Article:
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The Road Hole at St Andrews: Why people hit balls over a hotel on No. 17 at the Old Course

The Home of Golf looks very much like it did when the game was first played six centuries ago. But there’s one hole at St Andrews that has made plenty of alterations.

Peter Karmis of South Africa plays his third shot off the road on the 17th hole during the first round of the 2018 Alfred Dunhill Links Championship on The Old Course at St Andrews on October 4, 2018 in St Andrews, Scotland. Photo by David Cannon/Getty Images

When watching the 2022 Open Championship this week, as the best players in the world tackle a course that remains much as it was 600 years ago, you might see players driving the ball right over... a hotel?

Yes, this is a thing and it is on purpose. Welcome to the Road Hole at St Andrews, the infamous No. 17 that makes or breaks majors, as well as windows on occasion.

So how did one of the most revered courses in the world end up with a man-made building making it look like a mini-golf contraption on the way to a clown’s mouth cup?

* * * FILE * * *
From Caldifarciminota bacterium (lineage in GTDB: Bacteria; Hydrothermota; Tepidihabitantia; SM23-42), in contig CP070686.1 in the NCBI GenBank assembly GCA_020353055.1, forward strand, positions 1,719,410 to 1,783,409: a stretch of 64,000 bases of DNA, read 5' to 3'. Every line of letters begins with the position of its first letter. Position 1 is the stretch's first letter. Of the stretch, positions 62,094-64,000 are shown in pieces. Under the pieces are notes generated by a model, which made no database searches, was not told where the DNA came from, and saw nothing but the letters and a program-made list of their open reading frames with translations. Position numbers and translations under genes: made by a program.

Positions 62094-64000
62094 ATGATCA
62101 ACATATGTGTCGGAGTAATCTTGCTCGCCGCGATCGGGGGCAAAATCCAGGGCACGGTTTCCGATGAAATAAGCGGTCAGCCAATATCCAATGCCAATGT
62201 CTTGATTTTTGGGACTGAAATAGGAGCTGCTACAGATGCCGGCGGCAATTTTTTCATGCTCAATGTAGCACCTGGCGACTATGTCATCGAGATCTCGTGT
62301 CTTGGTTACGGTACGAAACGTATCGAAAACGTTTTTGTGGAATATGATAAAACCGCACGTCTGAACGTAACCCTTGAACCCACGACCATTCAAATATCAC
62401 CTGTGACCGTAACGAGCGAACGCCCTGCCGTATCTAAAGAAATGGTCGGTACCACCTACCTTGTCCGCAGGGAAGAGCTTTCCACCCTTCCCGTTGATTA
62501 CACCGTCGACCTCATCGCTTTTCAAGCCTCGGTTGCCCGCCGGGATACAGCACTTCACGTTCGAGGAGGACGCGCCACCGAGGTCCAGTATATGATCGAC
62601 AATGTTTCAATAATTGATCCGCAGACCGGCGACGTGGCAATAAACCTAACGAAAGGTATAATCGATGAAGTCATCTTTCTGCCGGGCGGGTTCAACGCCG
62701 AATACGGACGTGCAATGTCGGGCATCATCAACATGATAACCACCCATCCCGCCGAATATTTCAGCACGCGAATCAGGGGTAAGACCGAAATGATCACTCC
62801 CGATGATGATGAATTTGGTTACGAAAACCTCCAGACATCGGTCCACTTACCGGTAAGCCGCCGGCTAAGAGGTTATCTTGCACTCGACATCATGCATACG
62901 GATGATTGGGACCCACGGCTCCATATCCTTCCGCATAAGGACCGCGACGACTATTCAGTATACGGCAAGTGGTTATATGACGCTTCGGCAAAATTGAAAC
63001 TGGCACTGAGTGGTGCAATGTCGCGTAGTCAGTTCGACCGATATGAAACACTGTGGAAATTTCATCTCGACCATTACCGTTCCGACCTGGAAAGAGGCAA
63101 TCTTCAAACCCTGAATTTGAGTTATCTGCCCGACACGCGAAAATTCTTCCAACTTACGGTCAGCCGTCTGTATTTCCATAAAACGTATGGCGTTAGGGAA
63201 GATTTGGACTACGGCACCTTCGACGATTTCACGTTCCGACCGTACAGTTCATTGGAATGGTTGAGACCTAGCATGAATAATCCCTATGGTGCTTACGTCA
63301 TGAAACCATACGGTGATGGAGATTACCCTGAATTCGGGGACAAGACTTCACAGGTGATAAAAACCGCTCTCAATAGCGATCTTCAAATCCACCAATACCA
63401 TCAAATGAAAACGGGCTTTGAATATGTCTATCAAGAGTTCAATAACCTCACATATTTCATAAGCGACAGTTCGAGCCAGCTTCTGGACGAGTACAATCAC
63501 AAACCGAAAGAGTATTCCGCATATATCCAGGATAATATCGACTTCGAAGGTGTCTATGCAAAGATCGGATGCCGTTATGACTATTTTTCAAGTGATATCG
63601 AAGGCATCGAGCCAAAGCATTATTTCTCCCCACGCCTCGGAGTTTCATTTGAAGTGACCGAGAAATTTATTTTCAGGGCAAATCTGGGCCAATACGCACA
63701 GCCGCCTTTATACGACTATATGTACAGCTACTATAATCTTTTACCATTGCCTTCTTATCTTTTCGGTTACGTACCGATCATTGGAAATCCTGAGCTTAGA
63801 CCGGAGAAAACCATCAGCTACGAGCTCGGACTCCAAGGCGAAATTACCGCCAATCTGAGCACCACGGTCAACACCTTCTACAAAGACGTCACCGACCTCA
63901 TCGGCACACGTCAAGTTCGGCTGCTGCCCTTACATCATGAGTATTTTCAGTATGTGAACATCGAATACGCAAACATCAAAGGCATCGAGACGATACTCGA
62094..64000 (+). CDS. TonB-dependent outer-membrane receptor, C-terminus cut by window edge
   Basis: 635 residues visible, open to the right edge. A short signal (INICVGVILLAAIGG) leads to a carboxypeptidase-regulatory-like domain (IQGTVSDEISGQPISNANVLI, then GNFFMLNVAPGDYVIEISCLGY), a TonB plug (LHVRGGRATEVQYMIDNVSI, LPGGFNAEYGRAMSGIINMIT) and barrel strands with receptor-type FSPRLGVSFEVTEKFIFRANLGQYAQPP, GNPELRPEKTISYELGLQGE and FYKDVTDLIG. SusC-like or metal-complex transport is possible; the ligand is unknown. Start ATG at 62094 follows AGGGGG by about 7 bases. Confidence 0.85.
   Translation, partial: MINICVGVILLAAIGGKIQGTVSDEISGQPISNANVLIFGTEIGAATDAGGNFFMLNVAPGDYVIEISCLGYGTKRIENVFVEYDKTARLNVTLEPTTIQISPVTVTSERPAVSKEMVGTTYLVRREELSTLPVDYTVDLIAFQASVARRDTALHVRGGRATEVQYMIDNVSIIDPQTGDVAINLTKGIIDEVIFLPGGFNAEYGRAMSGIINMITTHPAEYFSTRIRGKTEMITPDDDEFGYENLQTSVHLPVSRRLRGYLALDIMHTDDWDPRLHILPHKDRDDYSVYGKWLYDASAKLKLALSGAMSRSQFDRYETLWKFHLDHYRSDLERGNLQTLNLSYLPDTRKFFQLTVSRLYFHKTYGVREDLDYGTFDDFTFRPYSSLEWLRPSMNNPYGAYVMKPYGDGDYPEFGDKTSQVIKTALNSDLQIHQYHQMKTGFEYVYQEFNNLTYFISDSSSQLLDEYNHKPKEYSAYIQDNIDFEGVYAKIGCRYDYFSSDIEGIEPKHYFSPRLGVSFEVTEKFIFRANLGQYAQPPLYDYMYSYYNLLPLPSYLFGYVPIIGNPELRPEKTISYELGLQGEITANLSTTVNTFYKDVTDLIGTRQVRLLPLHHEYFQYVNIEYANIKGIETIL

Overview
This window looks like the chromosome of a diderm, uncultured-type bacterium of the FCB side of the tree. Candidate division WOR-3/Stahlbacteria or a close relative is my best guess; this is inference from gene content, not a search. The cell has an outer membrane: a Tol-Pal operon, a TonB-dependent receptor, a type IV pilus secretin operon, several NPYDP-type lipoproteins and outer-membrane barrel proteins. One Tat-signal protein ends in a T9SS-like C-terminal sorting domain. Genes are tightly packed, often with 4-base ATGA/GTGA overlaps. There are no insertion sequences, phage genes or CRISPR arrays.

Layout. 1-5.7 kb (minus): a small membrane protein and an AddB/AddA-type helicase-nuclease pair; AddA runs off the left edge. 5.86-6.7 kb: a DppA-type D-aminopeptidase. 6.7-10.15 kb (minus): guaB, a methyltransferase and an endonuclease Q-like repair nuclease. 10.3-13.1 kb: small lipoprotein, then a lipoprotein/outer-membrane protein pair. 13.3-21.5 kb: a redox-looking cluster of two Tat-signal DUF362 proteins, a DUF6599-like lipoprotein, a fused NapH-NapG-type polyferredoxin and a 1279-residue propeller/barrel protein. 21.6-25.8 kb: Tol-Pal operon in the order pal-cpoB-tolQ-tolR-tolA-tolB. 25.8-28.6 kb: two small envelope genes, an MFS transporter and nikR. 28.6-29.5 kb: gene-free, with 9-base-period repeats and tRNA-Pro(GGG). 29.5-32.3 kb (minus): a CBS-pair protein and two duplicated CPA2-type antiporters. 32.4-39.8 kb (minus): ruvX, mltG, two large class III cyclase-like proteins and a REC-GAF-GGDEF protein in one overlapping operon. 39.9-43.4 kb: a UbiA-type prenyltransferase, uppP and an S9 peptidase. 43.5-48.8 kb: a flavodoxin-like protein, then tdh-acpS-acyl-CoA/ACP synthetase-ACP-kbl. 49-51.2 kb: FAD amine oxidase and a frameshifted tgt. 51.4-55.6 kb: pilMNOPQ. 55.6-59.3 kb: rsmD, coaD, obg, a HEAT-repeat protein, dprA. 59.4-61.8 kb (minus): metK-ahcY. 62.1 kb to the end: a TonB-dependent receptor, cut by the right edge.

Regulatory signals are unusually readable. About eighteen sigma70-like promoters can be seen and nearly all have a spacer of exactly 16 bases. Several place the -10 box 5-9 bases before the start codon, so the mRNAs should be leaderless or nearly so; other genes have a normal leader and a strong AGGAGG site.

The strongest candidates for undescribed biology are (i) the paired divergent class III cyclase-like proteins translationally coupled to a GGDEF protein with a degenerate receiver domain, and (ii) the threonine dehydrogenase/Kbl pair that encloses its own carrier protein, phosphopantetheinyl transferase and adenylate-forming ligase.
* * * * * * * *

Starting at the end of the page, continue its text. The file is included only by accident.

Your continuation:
What stands there now is a replica of a shed that stood before the 175-room, five-star resort hotel was built in 1968 on the grounds of an old railway station. The words “OLD COURSE HOTEL” in capital letters provide the aiming point, and the further to the “L” in hotel you fly the tee shot, the bigger risk and reward you take.

And that’s just the first obstacle. The Road Hole Bunker guards the front of a narrow green that slopes away from the approaching player, and it steals at least a stroke from anyone that puts a ball in it. And if you fail to hold the putting surface with your mid-iron? There’s fringe, rough, gravel, road, and a wall behind it.

This is why the Par 4 played to a stroke average of 4.66 at the 2015 Open Championship, and expect more of the same in 2022.

So how do you play the hole? It’s all about how far right do you want to fly the ball over the shed so as to get the best possible second shot from the fairway. And if your approach is off the green, or on the road, or even worse near the wall .. well .. your scrambling abilities are about to be put to the biggest test in the game.

And about that wall .. it’s considered an obstruction that marks the course boundary. Thus a player with a ball there does not get relief under the Rules of Golf. Fun!

So you will likely see many adventures on the Road Hole during the 2022 Open Championship at St Andrews. And for the eventual Champion Golfer of the Year, navigating them will be one of the biggest tests they’ll need to pass to take home the Claret Jug.